Yes, transparency is important. But so is context and responsible reporting (aka journalism), and not just doing something “because I can.”

    I agree with journalist and blogger Gary Goldhammer, who wrote this in his blog, Below the Fold:

    “According to WikiLeaks, ‘publishing improves transparency, and this transparency creates a better society for all people.’…yes, but not always. Transparency also requires judgment and analysis. Transparency unchecked will get people killed.”

    Making photocopies of classified documents willy-nilly and posting them on the web is the behavior of a hacker, not a journalist. Carl Bernstein and Bob Woodward were journalists. Julian Assange and his cohorts are hackers. I also know that many librarians side with Assange & Co. because “Information wants to be free.”

    As a librarian, I *do* believe information should be free. But I also believe that information should be organized and contextualized. My job as a librarian is to help organize and contextualize information, and I am grateful for the work already done by journalists and librarians to find context not only for the WikiLeaks themselves, but also for what the Leaks mean for the future of journalism, the Internet, transparency, and national security.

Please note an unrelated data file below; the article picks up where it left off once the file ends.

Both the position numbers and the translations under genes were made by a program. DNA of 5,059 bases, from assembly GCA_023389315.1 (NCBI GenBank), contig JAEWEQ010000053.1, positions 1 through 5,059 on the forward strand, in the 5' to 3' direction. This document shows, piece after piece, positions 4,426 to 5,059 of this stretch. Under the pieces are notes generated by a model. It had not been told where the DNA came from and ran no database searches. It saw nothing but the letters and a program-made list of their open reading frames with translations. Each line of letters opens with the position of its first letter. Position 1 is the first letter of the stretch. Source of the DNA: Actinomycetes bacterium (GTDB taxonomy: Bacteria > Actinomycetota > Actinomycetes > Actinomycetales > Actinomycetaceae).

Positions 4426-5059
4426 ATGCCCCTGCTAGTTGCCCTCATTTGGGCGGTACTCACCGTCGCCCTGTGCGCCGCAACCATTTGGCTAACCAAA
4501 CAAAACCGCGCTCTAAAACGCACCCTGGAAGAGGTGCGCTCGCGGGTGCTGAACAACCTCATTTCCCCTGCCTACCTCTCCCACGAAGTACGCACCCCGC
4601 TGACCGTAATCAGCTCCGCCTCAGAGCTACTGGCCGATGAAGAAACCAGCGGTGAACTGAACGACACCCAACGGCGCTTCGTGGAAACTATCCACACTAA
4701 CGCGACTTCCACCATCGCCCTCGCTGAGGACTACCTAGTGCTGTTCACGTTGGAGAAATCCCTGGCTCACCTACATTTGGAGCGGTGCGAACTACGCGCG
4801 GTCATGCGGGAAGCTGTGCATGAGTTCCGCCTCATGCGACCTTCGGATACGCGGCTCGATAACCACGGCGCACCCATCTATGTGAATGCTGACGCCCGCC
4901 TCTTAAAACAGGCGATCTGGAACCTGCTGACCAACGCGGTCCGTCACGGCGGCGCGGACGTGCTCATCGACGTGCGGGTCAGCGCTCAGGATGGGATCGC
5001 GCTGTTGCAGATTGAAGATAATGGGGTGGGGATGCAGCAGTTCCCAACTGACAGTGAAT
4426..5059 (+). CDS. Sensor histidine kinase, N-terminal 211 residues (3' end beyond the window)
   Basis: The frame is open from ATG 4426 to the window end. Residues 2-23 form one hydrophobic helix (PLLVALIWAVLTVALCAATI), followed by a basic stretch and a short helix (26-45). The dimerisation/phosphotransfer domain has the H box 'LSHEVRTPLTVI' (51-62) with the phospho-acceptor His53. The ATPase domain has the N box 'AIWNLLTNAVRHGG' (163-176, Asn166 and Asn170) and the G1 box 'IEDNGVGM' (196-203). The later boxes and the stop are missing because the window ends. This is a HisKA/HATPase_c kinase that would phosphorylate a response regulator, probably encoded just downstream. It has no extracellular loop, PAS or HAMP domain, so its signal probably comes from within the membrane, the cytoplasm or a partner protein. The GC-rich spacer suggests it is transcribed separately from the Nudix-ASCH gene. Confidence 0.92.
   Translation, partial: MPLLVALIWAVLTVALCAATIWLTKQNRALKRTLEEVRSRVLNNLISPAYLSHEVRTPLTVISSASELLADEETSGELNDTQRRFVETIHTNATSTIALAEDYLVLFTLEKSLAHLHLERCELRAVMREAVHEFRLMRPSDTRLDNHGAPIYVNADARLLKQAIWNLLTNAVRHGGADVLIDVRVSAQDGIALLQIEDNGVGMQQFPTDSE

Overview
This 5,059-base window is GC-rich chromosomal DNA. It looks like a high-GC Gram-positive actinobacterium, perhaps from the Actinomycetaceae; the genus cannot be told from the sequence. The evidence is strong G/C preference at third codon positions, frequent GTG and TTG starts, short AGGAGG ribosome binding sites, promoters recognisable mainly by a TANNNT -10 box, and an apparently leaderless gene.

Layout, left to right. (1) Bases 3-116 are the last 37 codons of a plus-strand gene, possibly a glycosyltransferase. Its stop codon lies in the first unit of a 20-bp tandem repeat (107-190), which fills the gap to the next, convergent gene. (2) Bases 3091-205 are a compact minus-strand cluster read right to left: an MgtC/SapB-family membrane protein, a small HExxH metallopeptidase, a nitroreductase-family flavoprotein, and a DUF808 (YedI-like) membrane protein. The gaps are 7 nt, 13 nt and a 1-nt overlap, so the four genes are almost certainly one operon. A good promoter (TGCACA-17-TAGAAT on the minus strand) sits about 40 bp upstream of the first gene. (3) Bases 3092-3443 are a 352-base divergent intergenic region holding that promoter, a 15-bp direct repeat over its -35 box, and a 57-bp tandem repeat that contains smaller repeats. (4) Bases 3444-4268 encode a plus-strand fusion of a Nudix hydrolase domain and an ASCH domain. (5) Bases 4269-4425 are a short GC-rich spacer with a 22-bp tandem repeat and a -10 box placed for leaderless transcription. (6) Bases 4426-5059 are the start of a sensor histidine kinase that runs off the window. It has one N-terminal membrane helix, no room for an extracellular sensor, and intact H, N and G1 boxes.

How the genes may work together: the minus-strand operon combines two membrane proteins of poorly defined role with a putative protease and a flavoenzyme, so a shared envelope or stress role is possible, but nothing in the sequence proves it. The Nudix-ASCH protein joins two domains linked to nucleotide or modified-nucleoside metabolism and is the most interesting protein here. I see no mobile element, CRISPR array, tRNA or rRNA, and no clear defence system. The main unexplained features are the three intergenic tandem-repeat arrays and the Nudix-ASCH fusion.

The way we share information is changing at a breakneck speed and the Leaks are for better or worse a part of that change. My hope is that we would continue to have the maturity to find context for the changes in information sharing and to help patrons understand that context. That is why I got my Masters in Library Science, after all.

    In answer to Leigh Anne’s questions about the book that is forthcoming, YES, I would buy the book for my library. Yes, I would restock it if it was stolen. I would do this for the same reason that I have no problem knowing that Tucker Max books live on my library’s shelves. To every book, their reader.

    I read somewhere that being an adult was the ability to hold two opposing ideas in your brain without going crazy. That’s where I stand with WikiLeaks. Scrambled eggs with peppers, red and green.